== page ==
Vincentian soca artist Kelvin Lyttle was in Kenya to perform in one of the high-ended Billionaires’ Club (B-Club), and he had nothing but praises for Kenyan artistes and music in general.
It was his first time to perform in Kenya, but he has previously performed in Algeria, Ghana, Nigeria and many other places, and he terms his experience as exciting.
“It was crazy, man. I never knew how much similarity there is here to the Caribbean until I got here. It is so much like home. You know, it’s good vibes. I feel like I’m home anytime here in Africa, but it’s bigger.”
The Turn me on hitmaker, who was more popular in 2004-06, is back and bigger, having recently been signed to Sony records.
Kelvin, who is mainly known to infuse dancehall and RnB into his songs, has now ventured into Afro beats and has a new project coming up.
“I have been doing a few things with the Afro beats and I have a song with King James from Rwanda. So there’s a lot happening,” he said.
Kelvin said that growing up, he looked up to people like Stevie Wonder, Michael Jackson, Sparrow, Bob Marley and Wayne Wonder, and each influenced his music.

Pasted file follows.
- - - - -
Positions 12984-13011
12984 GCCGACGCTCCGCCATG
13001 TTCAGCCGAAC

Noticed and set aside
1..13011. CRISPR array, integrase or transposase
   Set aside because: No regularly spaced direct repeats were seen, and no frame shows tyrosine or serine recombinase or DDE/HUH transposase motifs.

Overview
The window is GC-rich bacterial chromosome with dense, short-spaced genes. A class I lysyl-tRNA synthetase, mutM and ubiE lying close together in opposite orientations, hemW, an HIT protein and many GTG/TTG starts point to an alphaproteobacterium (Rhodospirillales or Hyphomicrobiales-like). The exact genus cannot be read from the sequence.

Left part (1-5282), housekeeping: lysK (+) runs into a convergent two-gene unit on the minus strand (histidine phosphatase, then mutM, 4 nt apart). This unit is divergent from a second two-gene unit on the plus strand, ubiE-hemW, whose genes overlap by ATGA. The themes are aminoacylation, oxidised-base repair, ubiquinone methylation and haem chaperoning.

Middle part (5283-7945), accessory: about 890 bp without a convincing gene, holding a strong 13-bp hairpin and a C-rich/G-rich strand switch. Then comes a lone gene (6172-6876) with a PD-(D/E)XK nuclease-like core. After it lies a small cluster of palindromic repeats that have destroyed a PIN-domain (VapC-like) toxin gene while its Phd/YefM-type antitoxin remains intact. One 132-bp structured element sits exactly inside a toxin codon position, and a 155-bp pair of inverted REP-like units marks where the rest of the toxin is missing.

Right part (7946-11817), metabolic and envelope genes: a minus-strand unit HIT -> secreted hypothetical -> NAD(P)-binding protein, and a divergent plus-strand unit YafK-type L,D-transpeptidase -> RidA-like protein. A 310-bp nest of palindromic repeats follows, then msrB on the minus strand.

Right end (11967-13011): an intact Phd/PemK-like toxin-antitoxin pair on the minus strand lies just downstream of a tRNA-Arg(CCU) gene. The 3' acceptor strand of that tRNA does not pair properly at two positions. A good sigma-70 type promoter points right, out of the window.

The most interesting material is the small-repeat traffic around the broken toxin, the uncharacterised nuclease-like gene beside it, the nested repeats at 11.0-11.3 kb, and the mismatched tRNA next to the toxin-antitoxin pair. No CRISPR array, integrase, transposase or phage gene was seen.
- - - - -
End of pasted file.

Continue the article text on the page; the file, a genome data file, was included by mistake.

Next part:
However, his greatest influence comes from the Caribbean, which he terms as one of the most liberal genres and free from any biases.
“Caribbean music is the most played music in the world, people love that music. It is the music that is not tinted. It is constantly what it is what it is, not being influenced by outside persons and being used for political reasons.”
Unlike what many may think about rising to fame in the Caribbean, Kelvin says it is not that easy.
“It is very hard to become successful in the Caribbean. We are very picky, but when you do, the world will love you. There is always competition, it is just how you far take it.”